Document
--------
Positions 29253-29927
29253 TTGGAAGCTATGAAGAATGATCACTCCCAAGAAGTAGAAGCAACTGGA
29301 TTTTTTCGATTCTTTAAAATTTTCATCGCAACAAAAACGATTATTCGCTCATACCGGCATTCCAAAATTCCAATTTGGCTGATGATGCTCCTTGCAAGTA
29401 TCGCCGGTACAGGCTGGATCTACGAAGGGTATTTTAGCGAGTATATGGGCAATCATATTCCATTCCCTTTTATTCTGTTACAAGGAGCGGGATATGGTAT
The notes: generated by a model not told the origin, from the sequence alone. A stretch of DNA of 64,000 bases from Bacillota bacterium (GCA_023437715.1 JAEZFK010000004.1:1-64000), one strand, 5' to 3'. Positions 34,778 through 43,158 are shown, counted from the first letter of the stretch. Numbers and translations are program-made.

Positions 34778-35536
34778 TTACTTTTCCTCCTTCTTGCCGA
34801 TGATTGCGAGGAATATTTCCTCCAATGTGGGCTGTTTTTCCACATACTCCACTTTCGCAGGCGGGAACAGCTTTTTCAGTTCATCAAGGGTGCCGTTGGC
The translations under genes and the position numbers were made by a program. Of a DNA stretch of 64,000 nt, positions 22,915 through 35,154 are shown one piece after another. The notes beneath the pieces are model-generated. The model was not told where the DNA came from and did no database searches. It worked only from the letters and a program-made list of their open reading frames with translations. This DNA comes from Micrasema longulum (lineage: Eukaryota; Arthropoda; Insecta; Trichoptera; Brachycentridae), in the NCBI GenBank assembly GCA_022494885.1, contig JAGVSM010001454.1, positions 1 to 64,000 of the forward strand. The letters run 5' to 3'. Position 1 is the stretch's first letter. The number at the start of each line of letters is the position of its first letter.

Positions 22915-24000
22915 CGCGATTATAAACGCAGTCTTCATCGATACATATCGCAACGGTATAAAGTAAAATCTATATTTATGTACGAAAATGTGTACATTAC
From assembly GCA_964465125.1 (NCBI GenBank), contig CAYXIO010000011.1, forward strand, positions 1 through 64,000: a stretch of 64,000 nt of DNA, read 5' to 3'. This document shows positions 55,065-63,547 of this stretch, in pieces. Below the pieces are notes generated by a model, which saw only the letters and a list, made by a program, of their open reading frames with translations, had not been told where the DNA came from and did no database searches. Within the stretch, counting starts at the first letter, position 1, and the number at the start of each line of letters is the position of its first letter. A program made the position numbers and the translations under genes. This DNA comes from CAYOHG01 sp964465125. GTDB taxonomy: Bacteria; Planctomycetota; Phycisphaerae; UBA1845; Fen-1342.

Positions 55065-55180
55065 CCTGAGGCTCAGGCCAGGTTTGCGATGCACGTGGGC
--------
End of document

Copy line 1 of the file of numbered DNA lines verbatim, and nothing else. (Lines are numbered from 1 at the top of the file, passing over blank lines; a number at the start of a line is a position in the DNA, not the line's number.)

Positions 29253-29927